Inferring Emotional Reactions in Social Situations Differences in Children With Language Impairment Research Article
Research Article  |   February 01, 2003
Inferring Emotional Reactions in Social Situations
 
Author Affiliations & Notes
  • Janet A. Ford
    Syracuse University, Syracuse, NY
  • Linda M. Milosky
    Syracuse University, Syracuse, NY
  • Contact author: Janet Ford, Department of Communication Sciences and Disorders, 805 South Crouse Avenue, Syracuse University, Syracuse, NY 13244.
    Contact author: Janet Ford, Department of Communication Sciences and Disorders, 805 South Crouse Avenue, Syracuse University, Syracuse, NY 13244.×
  • Corresponding author: E-mail: jsford@syr.edu
Article Information
Language Disorders / Language / Research Articles
Research Article   |   February 01, 2003
Inferring Emotional Reactions in Social Situations
Journal of Speech, Language, and Hearing Research, February 2003, Vol. 46, 21-30. doi:10.1044/1092-4388(2003/002)
History: Received January 3, 2002 , Accepted July 25, 2002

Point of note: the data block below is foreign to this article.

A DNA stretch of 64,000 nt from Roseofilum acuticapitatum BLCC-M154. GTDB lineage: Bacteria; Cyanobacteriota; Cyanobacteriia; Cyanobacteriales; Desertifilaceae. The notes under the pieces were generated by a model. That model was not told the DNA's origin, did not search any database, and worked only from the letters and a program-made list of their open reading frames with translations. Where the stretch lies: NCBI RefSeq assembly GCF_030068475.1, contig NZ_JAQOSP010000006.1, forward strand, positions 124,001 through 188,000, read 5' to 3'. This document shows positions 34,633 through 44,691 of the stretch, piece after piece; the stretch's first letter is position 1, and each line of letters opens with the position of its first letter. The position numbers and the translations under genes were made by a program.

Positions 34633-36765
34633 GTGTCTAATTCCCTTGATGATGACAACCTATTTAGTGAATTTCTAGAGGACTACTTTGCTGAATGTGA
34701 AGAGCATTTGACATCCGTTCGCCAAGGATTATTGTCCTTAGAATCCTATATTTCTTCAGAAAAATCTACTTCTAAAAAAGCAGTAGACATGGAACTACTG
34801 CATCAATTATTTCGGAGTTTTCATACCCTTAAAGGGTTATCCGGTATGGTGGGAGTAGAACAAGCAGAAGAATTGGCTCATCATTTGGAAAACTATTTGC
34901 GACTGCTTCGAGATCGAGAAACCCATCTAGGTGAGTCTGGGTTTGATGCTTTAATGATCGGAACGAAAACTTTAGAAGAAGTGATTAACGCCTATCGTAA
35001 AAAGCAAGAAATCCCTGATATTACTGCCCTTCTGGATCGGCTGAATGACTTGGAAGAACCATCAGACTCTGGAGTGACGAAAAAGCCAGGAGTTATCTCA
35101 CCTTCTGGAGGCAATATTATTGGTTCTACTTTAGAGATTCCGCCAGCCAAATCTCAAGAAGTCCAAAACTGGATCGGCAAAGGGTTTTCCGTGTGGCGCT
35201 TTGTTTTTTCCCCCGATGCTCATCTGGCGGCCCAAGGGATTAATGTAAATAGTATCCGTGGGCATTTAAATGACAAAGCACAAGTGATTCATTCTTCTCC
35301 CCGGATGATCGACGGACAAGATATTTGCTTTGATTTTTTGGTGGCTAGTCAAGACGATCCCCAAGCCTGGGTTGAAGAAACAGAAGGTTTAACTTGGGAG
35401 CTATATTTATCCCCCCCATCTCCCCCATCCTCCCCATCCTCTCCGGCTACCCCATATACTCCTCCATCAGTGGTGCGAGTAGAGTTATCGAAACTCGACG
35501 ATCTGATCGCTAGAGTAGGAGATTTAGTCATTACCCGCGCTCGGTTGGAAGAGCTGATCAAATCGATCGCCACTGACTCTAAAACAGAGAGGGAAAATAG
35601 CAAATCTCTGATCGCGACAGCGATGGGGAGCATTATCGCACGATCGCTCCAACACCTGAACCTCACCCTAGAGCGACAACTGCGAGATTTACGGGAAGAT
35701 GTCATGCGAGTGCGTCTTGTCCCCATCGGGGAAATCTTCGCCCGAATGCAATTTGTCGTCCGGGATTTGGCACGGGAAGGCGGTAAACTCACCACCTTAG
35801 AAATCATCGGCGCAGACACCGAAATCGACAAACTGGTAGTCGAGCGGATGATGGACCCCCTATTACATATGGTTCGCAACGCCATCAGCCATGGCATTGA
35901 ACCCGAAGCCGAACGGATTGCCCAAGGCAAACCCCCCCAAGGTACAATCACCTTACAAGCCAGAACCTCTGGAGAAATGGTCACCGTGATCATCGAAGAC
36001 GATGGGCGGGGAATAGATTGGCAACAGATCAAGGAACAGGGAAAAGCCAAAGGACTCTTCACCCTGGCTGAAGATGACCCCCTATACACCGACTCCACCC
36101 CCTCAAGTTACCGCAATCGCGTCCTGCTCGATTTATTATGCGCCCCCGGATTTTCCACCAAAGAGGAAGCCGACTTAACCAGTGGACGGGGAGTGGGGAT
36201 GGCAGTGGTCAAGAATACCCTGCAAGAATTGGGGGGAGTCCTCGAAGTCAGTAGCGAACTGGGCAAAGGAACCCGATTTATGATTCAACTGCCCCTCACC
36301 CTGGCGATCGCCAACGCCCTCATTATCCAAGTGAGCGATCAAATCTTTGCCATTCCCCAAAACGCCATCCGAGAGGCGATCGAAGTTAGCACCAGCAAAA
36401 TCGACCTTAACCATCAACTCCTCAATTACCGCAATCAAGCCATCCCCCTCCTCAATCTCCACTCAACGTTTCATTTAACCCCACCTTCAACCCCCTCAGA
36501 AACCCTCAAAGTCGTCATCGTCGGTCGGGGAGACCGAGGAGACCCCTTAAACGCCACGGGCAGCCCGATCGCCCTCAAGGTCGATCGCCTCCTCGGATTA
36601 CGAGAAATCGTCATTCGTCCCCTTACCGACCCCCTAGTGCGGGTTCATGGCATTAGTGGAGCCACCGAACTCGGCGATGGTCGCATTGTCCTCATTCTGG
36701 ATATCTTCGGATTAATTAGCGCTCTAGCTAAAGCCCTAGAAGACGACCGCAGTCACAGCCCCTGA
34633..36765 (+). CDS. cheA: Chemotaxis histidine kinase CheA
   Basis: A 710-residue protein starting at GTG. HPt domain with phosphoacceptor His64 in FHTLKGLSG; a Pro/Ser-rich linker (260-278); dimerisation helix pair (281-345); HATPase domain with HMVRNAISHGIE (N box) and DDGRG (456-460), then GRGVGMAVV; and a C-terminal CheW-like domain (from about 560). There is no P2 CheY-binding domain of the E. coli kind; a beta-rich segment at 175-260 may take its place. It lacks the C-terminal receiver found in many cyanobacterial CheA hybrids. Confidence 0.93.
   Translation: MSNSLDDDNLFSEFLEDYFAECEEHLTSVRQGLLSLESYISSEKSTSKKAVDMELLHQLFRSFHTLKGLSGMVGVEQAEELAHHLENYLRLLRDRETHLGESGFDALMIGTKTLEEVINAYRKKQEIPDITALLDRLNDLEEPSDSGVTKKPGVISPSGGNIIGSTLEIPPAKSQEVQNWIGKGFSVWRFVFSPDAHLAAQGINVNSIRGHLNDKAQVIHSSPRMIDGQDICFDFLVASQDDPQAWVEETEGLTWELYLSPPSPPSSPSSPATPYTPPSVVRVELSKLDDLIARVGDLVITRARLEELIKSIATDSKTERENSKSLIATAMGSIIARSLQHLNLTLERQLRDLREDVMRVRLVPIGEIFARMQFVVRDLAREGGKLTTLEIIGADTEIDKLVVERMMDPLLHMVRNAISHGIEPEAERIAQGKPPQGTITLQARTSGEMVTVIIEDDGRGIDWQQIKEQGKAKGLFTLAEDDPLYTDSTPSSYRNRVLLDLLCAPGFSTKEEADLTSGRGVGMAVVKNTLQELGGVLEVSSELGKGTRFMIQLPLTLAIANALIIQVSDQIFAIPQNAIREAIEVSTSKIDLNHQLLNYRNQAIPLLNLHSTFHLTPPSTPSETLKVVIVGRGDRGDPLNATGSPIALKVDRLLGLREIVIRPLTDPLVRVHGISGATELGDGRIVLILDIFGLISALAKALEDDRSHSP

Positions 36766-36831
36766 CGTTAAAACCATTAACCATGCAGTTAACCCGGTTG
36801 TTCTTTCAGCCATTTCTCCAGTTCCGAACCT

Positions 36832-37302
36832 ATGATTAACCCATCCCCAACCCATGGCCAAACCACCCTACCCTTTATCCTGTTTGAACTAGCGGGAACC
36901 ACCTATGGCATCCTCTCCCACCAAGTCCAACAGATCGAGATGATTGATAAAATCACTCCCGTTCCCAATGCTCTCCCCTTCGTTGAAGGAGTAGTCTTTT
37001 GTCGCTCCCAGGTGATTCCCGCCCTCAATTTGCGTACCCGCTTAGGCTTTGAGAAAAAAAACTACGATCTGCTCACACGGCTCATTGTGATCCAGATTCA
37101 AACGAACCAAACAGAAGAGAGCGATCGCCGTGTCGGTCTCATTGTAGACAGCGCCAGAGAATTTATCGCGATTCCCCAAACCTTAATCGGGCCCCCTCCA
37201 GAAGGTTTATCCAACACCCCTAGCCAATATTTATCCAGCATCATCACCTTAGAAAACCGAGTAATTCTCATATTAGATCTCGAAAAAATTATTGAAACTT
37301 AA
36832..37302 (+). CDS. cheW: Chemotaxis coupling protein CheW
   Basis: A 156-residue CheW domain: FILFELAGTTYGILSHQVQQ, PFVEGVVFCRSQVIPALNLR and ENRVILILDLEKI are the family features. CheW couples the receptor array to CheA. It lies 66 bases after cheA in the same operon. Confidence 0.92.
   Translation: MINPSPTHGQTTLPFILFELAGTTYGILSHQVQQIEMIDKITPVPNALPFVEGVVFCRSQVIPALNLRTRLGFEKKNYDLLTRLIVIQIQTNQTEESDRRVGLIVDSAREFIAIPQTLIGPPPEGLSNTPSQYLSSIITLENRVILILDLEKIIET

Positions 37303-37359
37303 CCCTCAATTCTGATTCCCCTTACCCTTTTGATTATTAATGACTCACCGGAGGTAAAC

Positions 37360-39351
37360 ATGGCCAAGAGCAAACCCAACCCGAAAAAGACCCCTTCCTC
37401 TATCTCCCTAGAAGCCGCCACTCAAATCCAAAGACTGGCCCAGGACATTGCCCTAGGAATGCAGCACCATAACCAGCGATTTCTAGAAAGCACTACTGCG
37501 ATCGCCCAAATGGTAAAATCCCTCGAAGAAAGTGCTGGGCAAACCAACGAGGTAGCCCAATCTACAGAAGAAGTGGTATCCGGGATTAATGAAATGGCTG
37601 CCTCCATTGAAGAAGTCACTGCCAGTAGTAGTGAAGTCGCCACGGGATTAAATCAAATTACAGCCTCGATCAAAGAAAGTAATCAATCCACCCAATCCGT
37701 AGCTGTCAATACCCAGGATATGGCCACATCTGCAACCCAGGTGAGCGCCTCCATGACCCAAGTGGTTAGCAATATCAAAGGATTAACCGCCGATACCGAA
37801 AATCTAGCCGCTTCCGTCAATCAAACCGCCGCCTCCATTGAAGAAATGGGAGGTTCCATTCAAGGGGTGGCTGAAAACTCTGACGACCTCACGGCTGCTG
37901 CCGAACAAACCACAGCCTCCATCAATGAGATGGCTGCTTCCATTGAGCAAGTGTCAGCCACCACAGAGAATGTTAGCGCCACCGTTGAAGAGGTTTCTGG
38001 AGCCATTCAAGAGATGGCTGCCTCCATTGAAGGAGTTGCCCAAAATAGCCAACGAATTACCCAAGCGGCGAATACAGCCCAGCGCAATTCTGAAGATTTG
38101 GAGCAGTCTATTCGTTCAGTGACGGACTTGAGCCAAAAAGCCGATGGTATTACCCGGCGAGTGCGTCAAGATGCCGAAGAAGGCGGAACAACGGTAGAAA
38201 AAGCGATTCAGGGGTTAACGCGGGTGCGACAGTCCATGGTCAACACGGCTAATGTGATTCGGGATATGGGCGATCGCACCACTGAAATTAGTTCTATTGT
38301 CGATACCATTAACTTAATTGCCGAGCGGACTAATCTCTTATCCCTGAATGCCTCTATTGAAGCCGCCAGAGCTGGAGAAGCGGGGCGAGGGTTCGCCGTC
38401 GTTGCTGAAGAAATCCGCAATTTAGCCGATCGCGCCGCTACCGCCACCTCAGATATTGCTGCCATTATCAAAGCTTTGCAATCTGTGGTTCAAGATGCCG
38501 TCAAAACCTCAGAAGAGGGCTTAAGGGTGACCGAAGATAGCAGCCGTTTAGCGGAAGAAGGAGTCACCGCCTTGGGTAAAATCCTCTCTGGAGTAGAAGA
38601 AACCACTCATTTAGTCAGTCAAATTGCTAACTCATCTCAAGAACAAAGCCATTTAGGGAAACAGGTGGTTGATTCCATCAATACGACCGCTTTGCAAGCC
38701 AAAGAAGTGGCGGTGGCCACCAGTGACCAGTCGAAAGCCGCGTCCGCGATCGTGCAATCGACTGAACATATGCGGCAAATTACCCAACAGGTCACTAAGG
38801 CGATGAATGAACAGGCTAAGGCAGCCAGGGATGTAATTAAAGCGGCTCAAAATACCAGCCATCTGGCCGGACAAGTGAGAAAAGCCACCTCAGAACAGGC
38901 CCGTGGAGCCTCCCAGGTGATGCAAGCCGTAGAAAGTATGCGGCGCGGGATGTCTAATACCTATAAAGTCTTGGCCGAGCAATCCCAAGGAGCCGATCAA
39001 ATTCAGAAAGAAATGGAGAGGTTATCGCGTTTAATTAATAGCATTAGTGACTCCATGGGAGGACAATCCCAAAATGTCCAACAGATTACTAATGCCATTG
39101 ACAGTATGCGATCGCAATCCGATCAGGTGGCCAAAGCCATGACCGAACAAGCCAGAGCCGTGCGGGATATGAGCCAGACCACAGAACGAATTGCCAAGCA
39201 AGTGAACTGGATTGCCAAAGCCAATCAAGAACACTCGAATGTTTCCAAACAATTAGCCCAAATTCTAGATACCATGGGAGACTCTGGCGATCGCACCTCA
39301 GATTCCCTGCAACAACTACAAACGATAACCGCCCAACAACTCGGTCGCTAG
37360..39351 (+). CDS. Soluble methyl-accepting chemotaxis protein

Journal of Speech, Language, and Hearing Research, February 2003, Vol. 46, 21-30. doi:10.1044/1092-4388(2003/002)
History: Received January 3, 2002; Accepted July 25, 2002
Web of Science® Times Cited: 45

Anticipating and responding to a partner’s emotional reactions are key components in the comprehension of daily social discourse. Kindergarten children with language impairment (LI) and age-matched controls (CA) were asked to label facial expressions depicting 1 of 4 emotions (happy, surprised, sad, mad) and to identify those expressions when given a verbal label. Children then chose among these facial expressions when asked to infer emotional reactions from stories (3- sentence scenarios) presented in 1 of 3 modalities: verbal, visual, and combined. Although all children were able to identify and label the facial expressions, children with LI had difficulty integrating emotion knowledge with event context in order to infer a character’s feelings. When these inferencing errors occurred, children in the LI group were more likely to provide emotions of a different valence (e.g., substituting happy for mad) than were children in the CA group. Inferencing ability was related to language comprehension performance on a standardized test. The findings suggest that inferencing errors made by children with LI occur during the early stages of social processing and may contribute to social difficulties often experienced by this group of children.

Acknowledgments
This study was supported in part by National Institute on Deafness and Other Communication Disorders Grant DC01649 to the second author. The authors wish to thank the Syracuse City and Liverpool school districts, as well as Kynda Montessori in Syracuse, NY, for assistance with participant recruitment.
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